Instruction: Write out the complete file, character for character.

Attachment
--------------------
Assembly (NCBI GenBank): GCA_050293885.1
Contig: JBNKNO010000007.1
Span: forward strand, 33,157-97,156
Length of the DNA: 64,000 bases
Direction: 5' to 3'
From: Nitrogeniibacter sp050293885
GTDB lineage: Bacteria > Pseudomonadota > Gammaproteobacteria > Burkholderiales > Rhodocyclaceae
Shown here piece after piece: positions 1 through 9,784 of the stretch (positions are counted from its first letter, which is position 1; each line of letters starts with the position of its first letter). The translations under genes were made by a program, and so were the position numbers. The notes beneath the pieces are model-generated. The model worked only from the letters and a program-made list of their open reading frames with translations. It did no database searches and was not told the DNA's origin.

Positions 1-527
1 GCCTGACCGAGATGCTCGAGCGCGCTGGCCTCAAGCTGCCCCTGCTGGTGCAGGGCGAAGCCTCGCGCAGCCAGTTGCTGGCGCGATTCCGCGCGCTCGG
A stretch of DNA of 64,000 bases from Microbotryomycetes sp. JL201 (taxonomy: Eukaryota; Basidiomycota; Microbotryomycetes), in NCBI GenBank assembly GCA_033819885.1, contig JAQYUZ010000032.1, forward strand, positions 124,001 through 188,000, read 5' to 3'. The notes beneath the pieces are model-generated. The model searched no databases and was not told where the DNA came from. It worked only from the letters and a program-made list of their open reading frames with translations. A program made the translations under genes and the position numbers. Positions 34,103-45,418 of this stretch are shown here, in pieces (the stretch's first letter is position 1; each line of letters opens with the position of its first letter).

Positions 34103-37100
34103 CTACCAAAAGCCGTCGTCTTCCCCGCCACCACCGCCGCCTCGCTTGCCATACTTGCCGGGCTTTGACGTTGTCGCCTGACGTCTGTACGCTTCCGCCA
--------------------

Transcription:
Assembly (NCBI GenBank): GCA_050293885.1
Contig: JBNKNO010000007.1
Span: forward strand, 33,157-97,156
Length of the DNA: 64,000 bases
Direction: 5' to 3'
From: Nitrogeniibacter sp050293885
GTDB lineage: Bacteria > Pseudomonadota > Gammaproteobacteria > Burkholderiales > Rhodocyclaceae
Shown here piece after piece: positions 1 through 9,784 of the stretch (positions are counted from its first letter, which is position 1; each line of letters starts with the position of its first letter). The translations under genes were made by a program, and so were the position numbers. The notes beneath the pieces are model-generated. The model worked only from the letters and a program-made list of their open reading frames with translations. It did no database searches and was not told the DNA's origin.

Positions 1-527
1 GCCTGACCGAGATGCTCGAGCGCGCTGGCCTCAAGCTGCCCCTGCTGGTGCAGGGCGAAGCCTCGCGCAGCCAGTTGCTGGCGCGATTCCGCGCGCTCGG
A stretch of DNA of 64,000 bases from Microbotryomycetes sp. JL201 (taxonomy: Eukaryota; Basidiomycota; Microbotryomycetes), in NCBI GenBank assembly GCA_033819885.1, contig JAQYUZ010000032.1, forward strand, positions 124,001 through 188,000, read 5' to 3'. The notes beneath the pieces are model-generated. The model searched no databases and was not told where the DNA came from. It worked only from the letters and a program-made list of their open reading frames with translations. A program made the translations under genes and the position numbers. Positions 34,103-45,418 of this stretch are shown here, in pieces (the stretch's first letter is position 1; each line of letters opens with the position of its first letter).

Positions 34103-37100
34103 CTACCAAAAGCCGTCGTCTTCCCCGCCACCACCGCCGCCTCGCTTGCCATACTTGCCGGGCTTTGACGTTGTCGCCTGACGTCTGTACGCTTCCGCCA